"Here in Iowa there's all kinds of different roots music, old time country and jazz, that can be tied to the blues," Keith said.  He noted that playing the blues doesn't always mean the same thing as having the blues.

"Iowa's a good place to live.  We're friendly."  Keith spent most of his formative years growing up in Davenport.  "My first gig was at the Saint Anthony's Church at Hippie Mass.  Folk Mass they called it.  Instead of having part of the service with an organ or just standing there with a hymnal, we'd take out guitars.  I could barely play chords, but they put me in that church band.  It was my first performance in front of people."  He discovered country blues on his own "from dusty records at the local library."

Keith's early influences include Sonny Terry and Brownie McGee, Lightnin' Hopkins and Son House.  "The Son House record was kind of a turning point in my life.  I don't know why, but I was about 14 or 15 years old when I put it on, and it knocked me back in my chair.  What amazed me most about the music was that one person could make all the sounds.  When I first heard the blues I thought it was two or three guitar players at the same time, so when I discovered it was one person making all that noise I said, that's great."  Later, Keith heard the recordings of legendary Davenport jazz cornet player from the'20's, Bix Beiberbecke.. Beiderbecke, along with Louis Armstrong and Jack Teagarden, has had a strong influence on certain aspects of Keith's work.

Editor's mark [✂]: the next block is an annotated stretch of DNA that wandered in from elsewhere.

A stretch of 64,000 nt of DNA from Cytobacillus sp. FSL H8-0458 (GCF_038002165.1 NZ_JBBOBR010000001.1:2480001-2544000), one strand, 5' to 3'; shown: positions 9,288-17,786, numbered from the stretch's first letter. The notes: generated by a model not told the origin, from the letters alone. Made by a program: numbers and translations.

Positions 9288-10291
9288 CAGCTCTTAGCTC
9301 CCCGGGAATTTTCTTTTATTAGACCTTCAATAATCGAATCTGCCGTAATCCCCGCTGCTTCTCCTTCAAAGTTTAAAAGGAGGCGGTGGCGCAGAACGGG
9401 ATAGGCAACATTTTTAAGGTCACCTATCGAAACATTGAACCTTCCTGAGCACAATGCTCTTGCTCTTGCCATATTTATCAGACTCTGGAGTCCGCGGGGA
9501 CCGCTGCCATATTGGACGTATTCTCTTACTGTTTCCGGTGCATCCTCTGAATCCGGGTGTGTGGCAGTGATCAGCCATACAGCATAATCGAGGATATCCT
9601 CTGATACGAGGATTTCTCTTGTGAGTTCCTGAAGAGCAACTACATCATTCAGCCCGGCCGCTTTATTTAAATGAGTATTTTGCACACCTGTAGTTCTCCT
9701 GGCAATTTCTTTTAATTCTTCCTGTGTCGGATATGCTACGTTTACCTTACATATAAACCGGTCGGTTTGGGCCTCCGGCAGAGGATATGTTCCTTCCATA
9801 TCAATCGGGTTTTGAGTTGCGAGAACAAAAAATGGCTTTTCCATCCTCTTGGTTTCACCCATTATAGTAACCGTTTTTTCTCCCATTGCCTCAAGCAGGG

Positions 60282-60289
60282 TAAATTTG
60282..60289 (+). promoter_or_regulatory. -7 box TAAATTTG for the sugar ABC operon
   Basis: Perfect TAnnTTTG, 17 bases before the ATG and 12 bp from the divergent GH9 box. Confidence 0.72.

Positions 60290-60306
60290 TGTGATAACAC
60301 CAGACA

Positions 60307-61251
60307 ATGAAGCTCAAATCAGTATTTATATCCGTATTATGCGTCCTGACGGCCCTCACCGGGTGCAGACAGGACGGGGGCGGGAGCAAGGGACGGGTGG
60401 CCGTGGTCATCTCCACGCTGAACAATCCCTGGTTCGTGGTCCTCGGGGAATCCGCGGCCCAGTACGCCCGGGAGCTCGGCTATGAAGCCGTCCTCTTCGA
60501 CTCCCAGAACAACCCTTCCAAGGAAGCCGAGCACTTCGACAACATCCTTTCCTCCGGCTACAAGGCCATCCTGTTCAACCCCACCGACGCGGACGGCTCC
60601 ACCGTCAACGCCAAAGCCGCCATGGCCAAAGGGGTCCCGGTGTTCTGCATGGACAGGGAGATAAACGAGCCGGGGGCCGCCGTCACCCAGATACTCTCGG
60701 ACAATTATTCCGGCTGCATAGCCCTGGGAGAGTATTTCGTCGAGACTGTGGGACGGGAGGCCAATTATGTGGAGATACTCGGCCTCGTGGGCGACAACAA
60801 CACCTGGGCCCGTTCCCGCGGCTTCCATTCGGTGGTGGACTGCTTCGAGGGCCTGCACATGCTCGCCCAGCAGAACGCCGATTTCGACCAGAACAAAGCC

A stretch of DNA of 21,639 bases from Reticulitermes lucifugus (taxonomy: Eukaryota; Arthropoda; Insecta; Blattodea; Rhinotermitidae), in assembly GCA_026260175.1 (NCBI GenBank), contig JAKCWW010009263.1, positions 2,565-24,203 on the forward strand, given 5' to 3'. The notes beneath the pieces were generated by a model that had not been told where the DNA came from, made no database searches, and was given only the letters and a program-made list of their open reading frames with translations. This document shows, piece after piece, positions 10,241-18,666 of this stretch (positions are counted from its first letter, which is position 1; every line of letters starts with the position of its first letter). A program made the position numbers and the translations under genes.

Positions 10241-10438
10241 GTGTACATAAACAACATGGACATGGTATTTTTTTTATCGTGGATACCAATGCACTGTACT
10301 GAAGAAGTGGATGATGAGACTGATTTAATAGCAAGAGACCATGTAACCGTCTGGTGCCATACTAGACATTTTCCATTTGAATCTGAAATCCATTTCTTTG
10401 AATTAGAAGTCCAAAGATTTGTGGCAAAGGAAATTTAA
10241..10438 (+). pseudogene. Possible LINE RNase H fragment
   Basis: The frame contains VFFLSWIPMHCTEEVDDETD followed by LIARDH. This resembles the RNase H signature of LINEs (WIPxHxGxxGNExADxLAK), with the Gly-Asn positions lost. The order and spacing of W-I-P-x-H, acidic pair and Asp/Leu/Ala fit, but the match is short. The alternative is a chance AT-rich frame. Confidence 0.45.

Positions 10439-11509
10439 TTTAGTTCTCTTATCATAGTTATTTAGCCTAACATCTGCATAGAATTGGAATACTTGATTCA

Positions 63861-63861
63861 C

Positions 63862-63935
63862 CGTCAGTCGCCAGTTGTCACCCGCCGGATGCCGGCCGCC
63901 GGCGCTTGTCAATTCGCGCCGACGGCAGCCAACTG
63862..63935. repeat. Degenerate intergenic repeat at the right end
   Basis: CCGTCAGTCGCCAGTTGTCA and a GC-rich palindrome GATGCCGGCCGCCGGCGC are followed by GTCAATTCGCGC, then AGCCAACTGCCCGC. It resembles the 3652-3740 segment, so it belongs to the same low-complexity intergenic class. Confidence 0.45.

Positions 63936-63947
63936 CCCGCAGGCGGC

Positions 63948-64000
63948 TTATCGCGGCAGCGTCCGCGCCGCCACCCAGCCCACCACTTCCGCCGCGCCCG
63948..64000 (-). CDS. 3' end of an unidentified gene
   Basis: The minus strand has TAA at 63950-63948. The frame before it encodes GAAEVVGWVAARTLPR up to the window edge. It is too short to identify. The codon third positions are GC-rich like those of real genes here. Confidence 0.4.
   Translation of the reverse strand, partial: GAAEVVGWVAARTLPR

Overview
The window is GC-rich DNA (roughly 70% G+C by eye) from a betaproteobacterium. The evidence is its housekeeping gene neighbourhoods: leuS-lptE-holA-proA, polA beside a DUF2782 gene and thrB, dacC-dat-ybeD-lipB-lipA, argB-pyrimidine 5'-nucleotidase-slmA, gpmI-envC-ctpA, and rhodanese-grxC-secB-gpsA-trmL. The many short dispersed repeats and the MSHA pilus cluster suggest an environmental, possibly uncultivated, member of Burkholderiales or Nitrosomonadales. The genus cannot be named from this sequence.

Keith still loves Country blues and early jazz, as well as Delta blues, Piedmont blues, ragtime, gospel, syncopated island rhythms and everything from the Mali African stylings of Ali Farka Toure to old-time American folk music.  He uses a piece of a wine bottle for his slide and plays a 1930 National Steel-bodied resonator guitar and a 1993 Tony Revell Ragtime Model Guitar on his latest disc, Fresh Catfish.  The disc includes covers of Bahamian Joseph Spence's lively "Happy All The Time," Barbecue Bob's "You May Think Funny," Lonnie Johnson's "Uncle Ned, Don't Lose Your Head" (originally an answer song to Louis Armstrong's "I'll be Glad When You're Dead You Rascal You") and a number of original tunes purposely reminiscent of such blues greats as Blind Blake, Big Bill and Junior Parker.  The disc was recorded on an old-fashioned two-track recorder ar former Chess Records engineer Jamie Goldsmith's OM Sudios in Boscobel, Wis.  Most of the disc was recorded informally in goldsmith's living room.

There's a common ecological motto found on bumper stickers and T-shirts that says, "Think Globally, Act Locally."  It means that if one wants to clean up the world, the best place to start is at home.  Keith has extended this program one step further.  He not only acts locally, he takes this program one step further.  He not only acts locally, he takes his act across the globe.  He makes the whole world his home through his music.